Older African Americans and the HIV care continuum: A systematic review of the literature, 2003-2018


Evidence suggests that racial disparities in the HIV care continuum persist in older age groups, particularly among African Americans. The objective of this systematic review was to identify factors that facilitate or hinder older African Americans’ engagement in the HIV care continuum. For studies published between 2003 and 2018, we: (1) searched databases using keywords, (2) excluded non-peer-reviewed studies, (3) limited findings to older African Americans and the HIV care continuum, and (4) retrieved and summarized data focused on barriers and facilitators of the HIV care continuum. Among the 1023 studies extracted, 13 were included: diagnosis/testing (n = 1), engagement in care (n = 7), and antiretroviral adherence (n = 5). Barriers included lack of HIV risk awareness, routine testing, and healthcare access, stigma, and multimorbidities. Social support, health/medication literacy, and increased self-efficacy facilitated engagement. A targeted focus on older African Americans is needed to achieve national goals of improving HIV care and treatment outcomes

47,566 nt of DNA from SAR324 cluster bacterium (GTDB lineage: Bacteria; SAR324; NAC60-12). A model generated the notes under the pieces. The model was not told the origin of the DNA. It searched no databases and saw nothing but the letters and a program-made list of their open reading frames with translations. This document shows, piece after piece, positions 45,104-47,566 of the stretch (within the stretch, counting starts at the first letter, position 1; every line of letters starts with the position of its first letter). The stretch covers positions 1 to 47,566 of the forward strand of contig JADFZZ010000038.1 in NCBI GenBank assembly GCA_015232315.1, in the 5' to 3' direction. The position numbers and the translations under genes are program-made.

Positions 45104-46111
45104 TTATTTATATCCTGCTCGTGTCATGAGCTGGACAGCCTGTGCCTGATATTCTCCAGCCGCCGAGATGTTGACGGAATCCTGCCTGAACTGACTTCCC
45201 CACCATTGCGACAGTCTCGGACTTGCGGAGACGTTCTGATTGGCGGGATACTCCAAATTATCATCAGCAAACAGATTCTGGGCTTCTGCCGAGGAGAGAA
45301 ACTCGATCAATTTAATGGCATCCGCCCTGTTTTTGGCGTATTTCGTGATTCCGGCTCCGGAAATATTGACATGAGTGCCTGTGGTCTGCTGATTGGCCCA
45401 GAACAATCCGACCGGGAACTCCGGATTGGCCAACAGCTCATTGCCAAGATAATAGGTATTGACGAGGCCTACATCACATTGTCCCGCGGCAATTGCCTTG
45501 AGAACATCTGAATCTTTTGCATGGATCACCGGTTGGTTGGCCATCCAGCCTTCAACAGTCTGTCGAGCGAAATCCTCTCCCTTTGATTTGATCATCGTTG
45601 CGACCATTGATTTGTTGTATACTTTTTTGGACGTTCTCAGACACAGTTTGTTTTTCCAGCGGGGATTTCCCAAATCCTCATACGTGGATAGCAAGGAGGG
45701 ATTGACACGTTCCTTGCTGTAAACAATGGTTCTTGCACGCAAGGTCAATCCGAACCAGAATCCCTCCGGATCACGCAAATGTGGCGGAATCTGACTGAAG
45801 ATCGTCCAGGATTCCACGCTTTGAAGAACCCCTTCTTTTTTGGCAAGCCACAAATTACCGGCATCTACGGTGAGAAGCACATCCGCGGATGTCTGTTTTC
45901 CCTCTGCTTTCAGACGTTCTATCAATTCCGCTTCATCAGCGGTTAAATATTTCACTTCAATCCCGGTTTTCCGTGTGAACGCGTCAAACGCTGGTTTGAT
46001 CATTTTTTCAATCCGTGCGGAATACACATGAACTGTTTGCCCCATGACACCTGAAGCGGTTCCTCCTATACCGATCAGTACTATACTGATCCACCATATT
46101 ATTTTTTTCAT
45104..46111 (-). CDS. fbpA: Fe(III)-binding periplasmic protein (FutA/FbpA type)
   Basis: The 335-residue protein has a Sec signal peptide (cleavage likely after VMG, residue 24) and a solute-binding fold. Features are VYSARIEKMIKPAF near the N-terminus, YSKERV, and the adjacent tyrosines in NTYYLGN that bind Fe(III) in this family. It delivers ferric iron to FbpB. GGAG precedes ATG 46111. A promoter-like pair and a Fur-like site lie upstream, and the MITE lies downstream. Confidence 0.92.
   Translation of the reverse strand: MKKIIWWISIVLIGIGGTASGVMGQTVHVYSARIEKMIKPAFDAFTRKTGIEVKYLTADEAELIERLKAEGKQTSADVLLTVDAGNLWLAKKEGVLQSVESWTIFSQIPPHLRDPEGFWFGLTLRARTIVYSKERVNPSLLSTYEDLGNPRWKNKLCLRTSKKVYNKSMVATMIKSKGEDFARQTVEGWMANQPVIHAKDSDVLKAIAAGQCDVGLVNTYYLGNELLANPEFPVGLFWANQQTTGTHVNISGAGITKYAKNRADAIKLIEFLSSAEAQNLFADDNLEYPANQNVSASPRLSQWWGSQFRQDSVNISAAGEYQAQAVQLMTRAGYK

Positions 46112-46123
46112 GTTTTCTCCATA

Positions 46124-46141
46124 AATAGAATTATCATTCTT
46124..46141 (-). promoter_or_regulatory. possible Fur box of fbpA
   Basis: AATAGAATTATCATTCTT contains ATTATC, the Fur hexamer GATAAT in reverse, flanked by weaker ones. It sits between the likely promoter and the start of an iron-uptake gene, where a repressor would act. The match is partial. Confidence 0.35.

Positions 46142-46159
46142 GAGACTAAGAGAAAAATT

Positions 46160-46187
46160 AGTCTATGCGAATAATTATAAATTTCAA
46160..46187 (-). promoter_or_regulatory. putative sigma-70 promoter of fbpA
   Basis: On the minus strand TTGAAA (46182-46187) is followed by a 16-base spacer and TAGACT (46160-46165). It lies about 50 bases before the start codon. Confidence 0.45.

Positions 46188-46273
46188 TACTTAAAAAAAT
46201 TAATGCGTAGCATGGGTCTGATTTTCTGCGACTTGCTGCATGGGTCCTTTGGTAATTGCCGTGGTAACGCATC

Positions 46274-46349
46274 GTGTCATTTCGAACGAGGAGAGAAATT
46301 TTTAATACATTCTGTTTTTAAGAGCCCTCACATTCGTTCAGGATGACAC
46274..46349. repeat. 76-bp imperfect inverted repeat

Sangaramoorthy T, Jamison A, Dyer T




  • Determinants of Health
    • Social support
    • Stigma/discrimination
  • Population(s)
    • Ethnoracial communities
    • Older adults (>50 years)
    • General HIV+ population
  • Engagement and Care Cascade
    • Linkage/engagement in care
    • Retention in care
    • Treatment
  • Testing
    • Testing


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